We share the world with more than seven-and-a-half billion people, and each of us has the irrepressible, innate sense that we are special and uniquely destined. This isn’t surprising since each one of us is indeed unique and special. But how does one feel special among seven-and-a-half billion others?
We try to stand out. Generally we don’t succeed, and so, as Allan Jones puts it, “We nurse within our hearts the hope that we are different, that we are special, that we are extraordinary. We long for the assurance that our birth was no accident, that a god had a hand in our coming to be, that we exist by divine fiat. We ache for a cure for the ultimate disease of mortality. Our madness comes when the pressure is too great and we fabricate a vital lie to cover up the fact that we are mediocre, accidental, mortal. We fail to see the glory of the Good News. The vital lie is unnecessary because all the things we truly long for have been freely given us.”
All of us know what those words mean: we sense that we are extraordinary, precious and significant, irrespective of our practical fortunes in life. Deep down we have the feeling that we are uniquely loved and specially called to a life of meaning and significance. We know too, though more in faith than in feeling, that we are precious not on the basis of what we accomplish but rather on the basis of having been created and loved by God.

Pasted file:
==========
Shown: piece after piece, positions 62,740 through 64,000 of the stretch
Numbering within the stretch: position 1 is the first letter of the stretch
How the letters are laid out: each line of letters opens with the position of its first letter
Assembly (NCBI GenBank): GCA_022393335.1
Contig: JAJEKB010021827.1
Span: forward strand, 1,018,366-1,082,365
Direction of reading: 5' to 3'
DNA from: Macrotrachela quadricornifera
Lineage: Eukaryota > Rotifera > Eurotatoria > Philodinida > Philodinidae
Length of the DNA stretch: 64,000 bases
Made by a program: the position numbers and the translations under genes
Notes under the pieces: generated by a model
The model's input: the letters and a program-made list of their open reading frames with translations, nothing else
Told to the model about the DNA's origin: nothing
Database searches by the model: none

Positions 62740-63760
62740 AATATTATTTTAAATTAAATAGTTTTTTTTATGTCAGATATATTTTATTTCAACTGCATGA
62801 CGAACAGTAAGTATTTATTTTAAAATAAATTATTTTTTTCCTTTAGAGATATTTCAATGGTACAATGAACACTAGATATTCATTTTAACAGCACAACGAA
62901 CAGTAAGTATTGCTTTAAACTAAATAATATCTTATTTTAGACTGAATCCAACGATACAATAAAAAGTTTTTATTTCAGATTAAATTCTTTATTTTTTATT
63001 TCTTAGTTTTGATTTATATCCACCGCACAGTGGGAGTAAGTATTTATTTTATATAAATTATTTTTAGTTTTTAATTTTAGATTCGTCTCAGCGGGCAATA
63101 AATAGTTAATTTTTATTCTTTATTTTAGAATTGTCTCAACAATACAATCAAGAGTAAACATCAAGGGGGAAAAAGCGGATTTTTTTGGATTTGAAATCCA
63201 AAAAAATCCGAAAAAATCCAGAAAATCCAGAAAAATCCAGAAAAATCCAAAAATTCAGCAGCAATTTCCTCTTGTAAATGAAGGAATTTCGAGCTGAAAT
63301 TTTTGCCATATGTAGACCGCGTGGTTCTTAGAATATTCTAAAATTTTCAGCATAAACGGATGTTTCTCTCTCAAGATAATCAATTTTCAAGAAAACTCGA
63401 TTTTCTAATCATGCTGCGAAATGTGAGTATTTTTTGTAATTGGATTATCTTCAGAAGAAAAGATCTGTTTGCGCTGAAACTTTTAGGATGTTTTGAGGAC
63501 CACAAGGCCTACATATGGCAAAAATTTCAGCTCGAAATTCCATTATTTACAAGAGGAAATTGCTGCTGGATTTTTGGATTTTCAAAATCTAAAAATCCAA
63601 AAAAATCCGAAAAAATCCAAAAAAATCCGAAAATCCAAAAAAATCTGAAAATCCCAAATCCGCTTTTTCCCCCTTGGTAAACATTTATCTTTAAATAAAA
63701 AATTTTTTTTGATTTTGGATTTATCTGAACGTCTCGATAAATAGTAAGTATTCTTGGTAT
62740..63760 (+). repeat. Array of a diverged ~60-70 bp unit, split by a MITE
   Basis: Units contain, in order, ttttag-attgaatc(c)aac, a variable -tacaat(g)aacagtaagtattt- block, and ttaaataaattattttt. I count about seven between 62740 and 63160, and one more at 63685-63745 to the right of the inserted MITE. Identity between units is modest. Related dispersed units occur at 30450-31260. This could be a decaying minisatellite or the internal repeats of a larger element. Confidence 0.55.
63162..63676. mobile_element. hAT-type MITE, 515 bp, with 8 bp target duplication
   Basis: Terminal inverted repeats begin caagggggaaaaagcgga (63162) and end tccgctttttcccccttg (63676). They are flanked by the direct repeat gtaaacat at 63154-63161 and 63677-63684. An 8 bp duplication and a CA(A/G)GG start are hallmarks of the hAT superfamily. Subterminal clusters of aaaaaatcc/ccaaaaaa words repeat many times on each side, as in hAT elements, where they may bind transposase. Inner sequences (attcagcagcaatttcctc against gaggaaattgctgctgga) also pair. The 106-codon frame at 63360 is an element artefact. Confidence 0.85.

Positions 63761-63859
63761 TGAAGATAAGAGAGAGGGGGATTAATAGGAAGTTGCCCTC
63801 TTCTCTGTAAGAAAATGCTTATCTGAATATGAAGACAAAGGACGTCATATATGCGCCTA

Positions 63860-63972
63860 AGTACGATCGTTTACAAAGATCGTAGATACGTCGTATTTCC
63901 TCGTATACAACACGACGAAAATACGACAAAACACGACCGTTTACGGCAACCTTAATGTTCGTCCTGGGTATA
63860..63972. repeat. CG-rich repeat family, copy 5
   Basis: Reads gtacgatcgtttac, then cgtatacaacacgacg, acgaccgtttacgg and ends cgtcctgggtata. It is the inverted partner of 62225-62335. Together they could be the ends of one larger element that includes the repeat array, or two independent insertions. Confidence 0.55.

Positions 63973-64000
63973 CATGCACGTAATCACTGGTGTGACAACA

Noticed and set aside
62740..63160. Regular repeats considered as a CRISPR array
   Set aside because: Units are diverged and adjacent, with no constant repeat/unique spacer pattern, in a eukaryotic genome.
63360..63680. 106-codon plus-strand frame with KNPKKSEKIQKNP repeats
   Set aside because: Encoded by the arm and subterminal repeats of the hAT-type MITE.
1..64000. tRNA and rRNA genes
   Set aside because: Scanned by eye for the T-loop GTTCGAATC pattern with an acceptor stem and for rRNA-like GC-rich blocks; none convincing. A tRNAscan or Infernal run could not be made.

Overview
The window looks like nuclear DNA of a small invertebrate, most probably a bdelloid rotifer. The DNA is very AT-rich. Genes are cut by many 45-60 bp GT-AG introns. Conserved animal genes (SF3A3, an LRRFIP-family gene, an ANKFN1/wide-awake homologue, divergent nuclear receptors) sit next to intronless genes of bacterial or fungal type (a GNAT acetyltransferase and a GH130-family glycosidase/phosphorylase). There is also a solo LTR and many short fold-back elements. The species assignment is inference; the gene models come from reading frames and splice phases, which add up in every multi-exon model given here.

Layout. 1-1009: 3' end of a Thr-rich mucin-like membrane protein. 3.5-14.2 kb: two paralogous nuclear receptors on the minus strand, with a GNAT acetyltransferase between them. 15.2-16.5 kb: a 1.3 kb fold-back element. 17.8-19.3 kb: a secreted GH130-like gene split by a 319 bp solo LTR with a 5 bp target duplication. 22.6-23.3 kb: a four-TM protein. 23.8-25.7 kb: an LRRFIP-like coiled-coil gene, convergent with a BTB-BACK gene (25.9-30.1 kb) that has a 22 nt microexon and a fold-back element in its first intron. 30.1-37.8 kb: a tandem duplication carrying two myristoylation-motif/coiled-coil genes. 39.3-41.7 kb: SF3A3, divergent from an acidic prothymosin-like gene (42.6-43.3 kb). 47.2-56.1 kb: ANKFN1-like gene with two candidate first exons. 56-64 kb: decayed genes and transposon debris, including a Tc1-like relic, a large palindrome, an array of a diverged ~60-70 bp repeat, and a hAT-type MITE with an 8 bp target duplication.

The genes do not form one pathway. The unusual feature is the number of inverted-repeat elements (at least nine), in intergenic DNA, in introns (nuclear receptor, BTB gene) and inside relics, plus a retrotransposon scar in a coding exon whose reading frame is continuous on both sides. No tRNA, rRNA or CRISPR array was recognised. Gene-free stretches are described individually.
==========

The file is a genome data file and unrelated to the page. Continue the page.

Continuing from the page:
But this intuition, however deep in our souls, invariably wilts in the face of trying to live a life that’s unique and special in a world in which billions of others are also trying to do the same thing. And so we can be overwhelmed by a sense of our own mediocrity, anonymity and mortality, and begin to fear that we’re not precious but are merely another among many, nobody special, one of billions, living among billions.
When we feel like this, we are tempted to believe that we are precious and unique only when we accomplish something which precisely sets us apart and ensures that we will be remembered. For most of us, the task of our lives then becomes that of guaranteeing our own preciousness, meaning and immortality because, at the end of the day, we believe that this is contingent upon our own accomplishments, on creating our own specialness.
And so we struggle to be content with ordinary lives of anonymity, hidden in God. Rather, we try to stand out, to leave a mark, to accomplish something extraordinary, and so ensure that we will be recognised and remembered.
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